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Tagged unions

I use a tagged union to represent different expression types in one of
my programs.

struct exp {
enum {
LIT,
VAR
} type;
union {
int lit;
char *var;
} form;
};

In my implementation I've put the enum outside of the struct and given
it a name, "exp_type".

enum exp_type { /* ... */ };

struct my_struct {
enum exp_type type;
/* ... */
};

What would be the pros and cons of having it unnamed inside the struct
versus named outside the struct respectively? I can think of a few:

Pros:
* Less pollution of the namespace. I currently have two different
structs so I have to prefix my enum type names with "structname_" (e.g.
exp_type).
* Saves me some typing.
* Avoid repetition of the name "type" in the variable declaration
inside the struct (e.g. exp_type type).

Cons:
* Can't create a variable of the enum type since the type can't be
referred to. (Would it even be possible to refer to the enum type if it
was named _and_ declared inside the struct?). This can also be a good
thing if no more variables of the enum type will ever be created but it
can be a bit difficult to predict in advance.

This is probably more of a stylistic question than anything else (and
hence I expect 10^100 replies).

Jul 21 '06 #1
7 4418
On Fri, 21 Jul 2006, Johan Tibell wrote:
I use a tagged union to represent different expression types in one of
my programs.

struct exp {
enum {
LIT,
VAR
} type;
union {
int lit;
char *var;
} form;
};

In my implementation I've put the enum outside of the struct and given
it a name, "exp_type".

enum exp_type { /* ... */ };

struct my_struct {
enum exp_type type;
/* ... */
};

What would be the pros and cons of having it unnamed inside the struct
versus named outside the struct respectively? I can think of a few:

Pros:
* Less pollution of the namespace. I currently have two different
structs so I have to prefix my enum type names with "structname_" (e.g.
exp_type).
* Saves me some typing.
* Avoid repetition of the name "type" in the variable declaration
inside the struct (e.g. exp_type type).

Cons:
* Can't create a variable of the enum type since the type can't be
referred to. (Would it even be possible to refer to the enum type if it
was named _and_ declared inside the struct?). This can also be a good
thing if no more variables of the enum type will ever be created but it
can be a bit difficult to predict in advance.
Why would you ever need to create such variables? That is
bad programming practice in my book (creating unnecessary
couplings).
This is probably more of a stylistic question than anything else (and
hence I expect 10^100 replies).
My preference is to use anonymous enums in this situation.

Tak-Shing
Jul 21 '06 #2
Tak-Shing Chan wrote:
I use a tagged union to represent different expression types in one of
my programs.

Why would you ever need to create such variables? That is
bad programming practice in my book (creating unnecessary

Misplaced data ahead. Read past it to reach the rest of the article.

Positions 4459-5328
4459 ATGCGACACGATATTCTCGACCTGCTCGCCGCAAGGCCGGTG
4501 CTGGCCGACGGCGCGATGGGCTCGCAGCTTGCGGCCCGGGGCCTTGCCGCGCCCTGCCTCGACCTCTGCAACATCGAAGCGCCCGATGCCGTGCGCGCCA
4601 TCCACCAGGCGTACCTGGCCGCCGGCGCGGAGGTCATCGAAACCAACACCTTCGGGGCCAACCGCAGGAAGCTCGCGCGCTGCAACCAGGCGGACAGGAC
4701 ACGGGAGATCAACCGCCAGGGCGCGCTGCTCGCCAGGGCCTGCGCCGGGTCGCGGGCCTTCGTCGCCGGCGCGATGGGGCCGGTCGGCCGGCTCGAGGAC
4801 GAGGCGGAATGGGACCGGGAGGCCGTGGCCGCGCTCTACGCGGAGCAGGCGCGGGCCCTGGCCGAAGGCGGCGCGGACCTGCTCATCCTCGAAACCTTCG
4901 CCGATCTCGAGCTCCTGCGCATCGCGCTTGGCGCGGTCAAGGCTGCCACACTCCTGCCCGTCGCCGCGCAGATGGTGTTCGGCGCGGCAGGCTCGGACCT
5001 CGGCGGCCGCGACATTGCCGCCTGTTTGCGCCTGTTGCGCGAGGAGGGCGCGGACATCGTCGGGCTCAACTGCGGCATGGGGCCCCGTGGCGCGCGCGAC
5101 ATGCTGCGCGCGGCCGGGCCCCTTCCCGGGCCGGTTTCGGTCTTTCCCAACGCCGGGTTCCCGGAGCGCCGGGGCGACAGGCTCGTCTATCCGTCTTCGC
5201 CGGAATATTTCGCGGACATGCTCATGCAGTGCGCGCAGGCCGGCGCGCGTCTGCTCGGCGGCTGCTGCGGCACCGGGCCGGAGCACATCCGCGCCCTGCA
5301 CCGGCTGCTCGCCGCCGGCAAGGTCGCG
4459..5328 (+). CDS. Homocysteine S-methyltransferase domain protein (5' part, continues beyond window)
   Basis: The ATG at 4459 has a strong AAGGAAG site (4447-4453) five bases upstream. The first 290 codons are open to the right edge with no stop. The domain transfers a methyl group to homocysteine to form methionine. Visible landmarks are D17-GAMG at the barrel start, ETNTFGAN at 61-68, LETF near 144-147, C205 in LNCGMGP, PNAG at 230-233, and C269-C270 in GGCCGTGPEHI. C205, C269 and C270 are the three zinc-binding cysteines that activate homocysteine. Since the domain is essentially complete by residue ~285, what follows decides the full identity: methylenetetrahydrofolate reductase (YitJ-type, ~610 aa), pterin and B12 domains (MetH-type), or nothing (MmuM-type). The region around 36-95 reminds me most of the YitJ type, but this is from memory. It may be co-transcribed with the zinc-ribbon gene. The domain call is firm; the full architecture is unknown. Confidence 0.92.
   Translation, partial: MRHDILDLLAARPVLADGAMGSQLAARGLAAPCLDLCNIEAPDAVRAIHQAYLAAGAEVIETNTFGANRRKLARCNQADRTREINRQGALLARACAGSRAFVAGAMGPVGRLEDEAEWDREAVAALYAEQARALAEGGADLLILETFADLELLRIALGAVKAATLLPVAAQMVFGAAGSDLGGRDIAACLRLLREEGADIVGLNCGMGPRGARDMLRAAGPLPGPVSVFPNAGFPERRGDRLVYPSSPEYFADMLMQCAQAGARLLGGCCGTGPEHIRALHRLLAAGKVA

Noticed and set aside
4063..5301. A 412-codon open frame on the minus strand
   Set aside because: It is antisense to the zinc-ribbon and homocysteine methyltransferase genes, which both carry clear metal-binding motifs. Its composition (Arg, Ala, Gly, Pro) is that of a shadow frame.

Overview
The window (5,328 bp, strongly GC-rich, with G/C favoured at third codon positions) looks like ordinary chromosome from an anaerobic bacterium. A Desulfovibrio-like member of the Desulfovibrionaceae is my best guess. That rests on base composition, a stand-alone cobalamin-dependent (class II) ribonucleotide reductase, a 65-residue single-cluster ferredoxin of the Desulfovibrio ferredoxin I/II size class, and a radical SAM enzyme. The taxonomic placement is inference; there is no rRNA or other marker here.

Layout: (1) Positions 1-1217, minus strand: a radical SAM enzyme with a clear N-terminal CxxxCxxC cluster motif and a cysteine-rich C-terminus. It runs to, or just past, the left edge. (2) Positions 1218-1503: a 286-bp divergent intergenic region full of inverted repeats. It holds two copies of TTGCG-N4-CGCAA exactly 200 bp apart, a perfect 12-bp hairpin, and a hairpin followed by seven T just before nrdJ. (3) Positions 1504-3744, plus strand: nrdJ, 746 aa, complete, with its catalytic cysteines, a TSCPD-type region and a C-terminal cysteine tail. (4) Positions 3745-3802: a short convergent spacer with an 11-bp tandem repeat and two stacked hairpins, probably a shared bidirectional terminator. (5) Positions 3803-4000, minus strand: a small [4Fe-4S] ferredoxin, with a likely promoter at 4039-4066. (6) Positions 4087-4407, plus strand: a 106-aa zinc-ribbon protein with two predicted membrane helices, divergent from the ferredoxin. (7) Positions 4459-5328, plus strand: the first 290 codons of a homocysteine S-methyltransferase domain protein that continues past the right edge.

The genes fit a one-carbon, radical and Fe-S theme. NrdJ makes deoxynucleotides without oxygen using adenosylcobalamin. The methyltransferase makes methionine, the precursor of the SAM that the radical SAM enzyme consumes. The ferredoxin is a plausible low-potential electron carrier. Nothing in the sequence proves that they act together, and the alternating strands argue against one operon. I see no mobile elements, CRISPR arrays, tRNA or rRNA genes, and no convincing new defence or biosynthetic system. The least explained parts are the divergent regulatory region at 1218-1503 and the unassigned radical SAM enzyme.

couplings).
In this case I'm representing an abstract syntax tree (AST) created
using lex/yacc which will be passed to a function eval for evaluation.
In functional languages one usually uses an algebraic data type to
represent such ASTs and in OO languages a class hierarchy is often
(always?) used. I assumed that a tagged union would be the
corresponding representation in C. If you know of a better alternative
please let me know, I'm not an experienced C programmer.

Or perhaps I don't quite understand what part of my implementation you
think is bad. Are you referring to the whole tagged union thing?

Jul 21 '06 #3
On Fri, 21 Jul 2006, Johan Tibell wrote:
Tak-Shing Chan wrote:
>>I use a tagged union to represent different expression types in one of
my programs.

Why would you ever need to create such variables? That is
bad programming practice in my book (creating unnecessary
couplings).
[You are quoting me out of context here. By ``such
variables'' I am referring to reused enums, not tagged unions.]
In this case I'm representing an abstract syntax tree (AST) created
using lex/yacc which will be passed to a function eval for evaluation.
In functional languages one usually uses an algebraic data type to
represent such ASTs and in OO languages a class hierarchy is often
(always?) used. I assumed that a tagged union would be the
corresponding representation in C. If you know of a better alternative
please let me know, I'm not an experienced C programmer.

Or perhaps I don't quite understand what part of my implementation you
think is bad. Are you referring to the whole tagged union thing?
You have misread my post. What I said was, tagged unions
are fine but reused enums are bad (in the context of this
thread). IMHO. YMMV.

Tak-Shing
Jul 21 '06 #4
"Johan Tibell" <jo**********@gmail.comwrites:
struct exp {
enum {
LIT,
VAR
} type;
union {
int lit;
char *var;
} form;
};
....versus...
enum exp_type { /* ... */ };

struct my_struct {
enum exp_type type;
/* ... */
};
Cons:
* Can't create a variable of the enum type since the type can't be